4.1.1. Educational attainment and low skills levels.....................................................................31
                   4.1.2. Aspirations, perception of opportunity and reservation wages........................................33
                   4.1.3. Lack of information...........................................................................................................34
                   4.1.4. Discouragement and mental health..................................................................................34
                   4.1.5. Geography and costs of work seeking, lack of income.....................................................35
                   4.1.6. Lack of work experience...................................................................................................36
                   4.1.7. Limited social capital........................................................................................................37
                   4.1.8. Gender and care...............................................................................................................38
                   4.1.9. Hiring preferences and behaviour of employers...............................................................38
         4.2.      Strong evidence vs gaps in our understanding of micro-level factors.........................................40
         4.3.      Micro-level interventions that have been implemented..............................................................41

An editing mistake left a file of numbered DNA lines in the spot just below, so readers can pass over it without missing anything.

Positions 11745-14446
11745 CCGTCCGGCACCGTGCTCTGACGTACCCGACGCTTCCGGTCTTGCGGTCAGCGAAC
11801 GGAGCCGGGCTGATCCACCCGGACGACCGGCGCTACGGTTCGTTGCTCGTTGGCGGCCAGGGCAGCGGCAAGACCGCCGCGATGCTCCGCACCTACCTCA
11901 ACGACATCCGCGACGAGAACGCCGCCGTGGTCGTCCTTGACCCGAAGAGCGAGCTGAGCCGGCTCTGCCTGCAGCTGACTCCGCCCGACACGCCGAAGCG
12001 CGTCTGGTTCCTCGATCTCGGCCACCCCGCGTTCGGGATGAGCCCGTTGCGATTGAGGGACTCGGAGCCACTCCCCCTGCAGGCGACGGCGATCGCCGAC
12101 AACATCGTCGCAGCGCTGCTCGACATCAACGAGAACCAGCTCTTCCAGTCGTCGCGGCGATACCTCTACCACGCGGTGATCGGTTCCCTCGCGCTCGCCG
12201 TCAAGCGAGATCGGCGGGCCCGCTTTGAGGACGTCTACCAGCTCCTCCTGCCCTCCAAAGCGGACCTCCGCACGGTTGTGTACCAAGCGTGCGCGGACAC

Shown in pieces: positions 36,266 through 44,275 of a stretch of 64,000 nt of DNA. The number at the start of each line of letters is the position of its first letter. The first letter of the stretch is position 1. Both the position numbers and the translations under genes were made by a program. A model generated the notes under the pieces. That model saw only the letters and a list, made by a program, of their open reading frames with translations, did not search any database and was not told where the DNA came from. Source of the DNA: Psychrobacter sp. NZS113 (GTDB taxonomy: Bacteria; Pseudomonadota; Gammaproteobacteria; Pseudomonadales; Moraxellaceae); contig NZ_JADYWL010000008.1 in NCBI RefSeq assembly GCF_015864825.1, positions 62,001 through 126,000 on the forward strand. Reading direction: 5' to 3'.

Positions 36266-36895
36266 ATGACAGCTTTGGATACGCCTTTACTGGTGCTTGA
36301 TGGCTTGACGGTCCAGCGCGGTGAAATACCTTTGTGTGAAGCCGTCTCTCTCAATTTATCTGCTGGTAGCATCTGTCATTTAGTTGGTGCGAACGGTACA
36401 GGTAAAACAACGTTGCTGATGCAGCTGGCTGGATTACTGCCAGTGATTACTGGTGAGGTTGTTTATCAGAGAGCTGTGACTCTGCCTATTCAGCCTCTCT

4.3.1. Skills development and training interventions..................................................................41
                4.3.2. Intermediary interventions.................................................................................................46
                4.3.3. Impact sourcing.................................................................................................................49
                4.3.4. Comprehensive programmes............................................................................................50
         4.4. Summary.........................................................................................................................................51

                    What drives youth unemployment and what interventions help? A systematic overview of the evidence 3
WHAT DRIVES YOUTH UNEMPLOYMENT AND WHAT INTERVENTIONS HELP? - A Systematic Overview of the Evidence and a Theory of Change
5.        Theory of Change...........................................................................................................................................53
          5.1.      Supply Side Theory of Change....................................................................................................55
          5.2.      Demand Side Theory of Change.................................................................................................61
          5.3.      Intermediary Theory of Change..................................................................................................65
          5.4.      Policy Theory of Change.............................................................................................................69
          5.5.      Research agenda going forward.................................................................................................70

6.        Conclusion.......................................................................................................................................................72

References..................................................................................................................................................................74

ADDENDUM 1 - Methodological approach...........................................................................................................85